Effective Nonprofit Communications

The saying goes: “Kids today have it so easy. They get a text message when school is closed. I had to dial into the local radio and listen for 20 minutes sweating bullets to see if my school was on that alphabetical list.” It’s true, and it’s really one of the easiest examples of how communication is ever-changing.

Sometimes we long for simpler times, but even those who are slow to embrace technology are relying more and more heavily on electronic means to get the information we need. While that technology is a game-changer, it’s also a slippery slope to your organization becoming less human with each text, Tweet, and email.

No matter how you share the news about your organization, you need to respect the message and the recipient. Here are a few ways to make that happen:

1. Begin at the Beginning. Where do I learn about your organization? For most people, it’s a Google search (there are 5.6 billion searches each day). Whether you created it or not, your organization probably has a profile. If you haven’t claimed it, it’s time to claim it and use it to your advantage and to tell your story. And, if you don’t know how to do that, just Google it!
2. It’s Personal. A static statement about facts and figures, no matter how amazing the numbers, is still as flat as the numbers written on paper. Including who, what, when and where is important, but why and how are the rich details you need. Dive into a personal story with a great photo and then share the ways this story is multiplied by your organization’s work.
3. The Right Tool for the Right Job. You don’t use a screwdriver to tighten a bolt. Don’t use Twitter for a target audience above 60 or print media for one under 30. If you aren’t sure which options fit your needs (traditional vs. social media, email messages, billboards, fliers, text messages, and more), do your research on media reach or simply asking your key audience members. Often multiple tools get the job done better than a single strategy. The trade-off is the time and/or financial commitment the message deserves.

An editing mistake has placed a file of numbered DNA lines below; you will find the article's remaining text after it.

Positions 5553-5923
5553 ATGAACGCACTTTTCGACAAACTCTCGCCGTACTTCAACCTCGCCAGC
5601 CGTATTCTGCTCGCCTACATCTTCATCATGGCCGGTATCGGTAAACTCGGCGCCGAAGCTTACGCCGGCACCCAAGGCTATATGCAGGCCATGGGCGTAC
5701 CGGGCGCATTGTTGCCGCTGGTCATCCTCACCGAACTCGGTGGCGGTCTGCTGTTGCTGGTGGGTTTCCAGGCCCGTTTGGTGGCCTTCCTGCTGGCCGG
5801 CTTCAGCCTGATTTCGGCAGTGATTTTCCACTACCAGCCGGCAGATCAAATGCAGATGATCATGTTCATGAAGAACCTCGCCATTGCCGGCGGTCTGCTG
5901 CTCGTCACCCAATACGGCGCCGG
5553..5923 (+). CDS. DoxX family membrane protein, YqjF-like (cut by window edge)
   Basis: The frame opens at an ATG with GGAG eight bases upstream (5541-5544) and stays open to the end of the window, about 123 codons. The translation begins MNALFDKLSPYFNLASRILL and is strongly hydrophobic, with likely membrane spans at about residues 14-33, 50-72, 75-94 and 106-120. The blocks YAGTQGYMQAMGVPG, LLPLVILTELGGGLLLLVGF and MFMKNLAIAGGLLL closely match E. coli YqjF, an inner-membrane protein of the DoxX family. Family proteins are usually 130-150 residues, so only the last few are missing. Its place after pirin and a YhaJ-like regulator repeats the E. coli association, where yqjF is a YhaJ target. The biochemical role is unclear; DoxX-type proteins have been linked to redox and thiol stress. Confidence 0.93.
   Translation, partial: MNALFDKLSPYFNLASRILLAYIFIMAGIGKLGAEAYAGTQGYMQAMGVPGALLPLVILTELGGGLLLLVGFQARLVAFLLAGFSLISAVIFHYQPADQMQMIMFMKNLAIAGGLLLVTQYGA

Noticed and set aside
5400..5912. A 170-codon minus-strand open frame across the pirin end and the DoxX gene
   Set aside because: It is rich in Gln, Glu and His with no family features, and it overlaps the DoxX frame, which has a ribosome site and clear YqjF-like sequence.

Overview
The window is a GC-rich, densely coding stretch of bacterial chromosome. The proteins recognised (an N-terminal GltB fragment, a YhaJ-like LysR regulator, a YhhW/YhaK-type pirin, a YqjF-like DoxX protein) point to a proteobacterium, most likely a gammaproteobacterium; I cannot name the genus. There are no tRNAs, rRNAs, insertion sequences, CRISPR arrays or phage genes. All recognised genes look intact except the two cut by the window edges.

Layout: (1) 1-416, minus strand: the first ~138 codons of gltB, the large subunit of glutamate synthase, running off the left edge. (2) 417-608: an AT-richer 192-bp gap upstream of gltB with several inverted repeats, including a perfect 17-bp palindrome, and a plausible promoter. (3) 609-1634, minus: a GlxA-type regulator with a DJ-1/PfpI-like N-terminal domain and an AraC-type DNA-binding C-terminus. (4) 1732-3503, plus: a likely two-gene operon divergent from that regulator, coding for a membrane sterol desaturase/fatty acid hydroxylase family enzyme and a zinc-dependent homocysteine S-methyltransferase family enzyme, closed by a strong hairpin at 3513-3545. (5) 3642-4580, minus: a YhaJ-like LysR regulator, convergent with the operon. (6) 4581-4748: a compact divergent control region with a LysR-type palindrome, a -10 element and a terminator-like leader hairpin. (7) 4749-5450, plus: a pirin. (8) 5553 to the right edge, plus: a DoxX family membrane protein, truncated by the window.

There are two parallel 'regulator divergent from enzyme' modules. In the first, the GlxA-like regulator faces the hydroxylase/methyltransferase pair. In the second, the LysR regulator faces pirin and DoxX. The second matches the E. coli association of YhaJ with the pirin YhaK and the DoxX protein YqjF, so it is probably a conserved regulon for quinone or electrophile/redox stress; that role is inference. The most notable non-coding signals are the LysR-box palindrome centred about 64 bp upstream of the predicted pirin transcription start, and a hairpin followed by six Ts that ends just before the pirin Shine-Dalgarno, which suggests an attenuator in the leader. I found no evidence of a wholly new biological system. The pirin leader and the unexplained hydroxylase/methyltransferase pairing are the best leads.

4. Partner Up. If your message benefits others, share the communications. For-profit companies have an advantage here (Want to distribute detergent samples & coupons at the baseball concession stand for moms to try on stained uniforms? Yes, please!), but even non-profits have shared audiences to help. Fliers about an event for young children could find their audience at libraries, preschools, and daycares and find their social media audience in mommy chat groups.

As I said before, respect the message and respect the recipient. It doesn’t necessarily take money, but it does take thoughtful planning. Make sure the great messages you have to share get to the audience who needs them.

Susan Haynes
Executive Director, Churches in Mission
Communications Director, Mooresville Schools

In addition to her work at Mooresville Schools and Churches in Mission, Susan is also past board member and past president of the Community Foundation of Morgan County, Morgan County Leadership Academy, and Mooresville Chamber of Commerce. She serves on the boards of the Mooresville High School Alumni Association and the Indiana School Public Relations Association.

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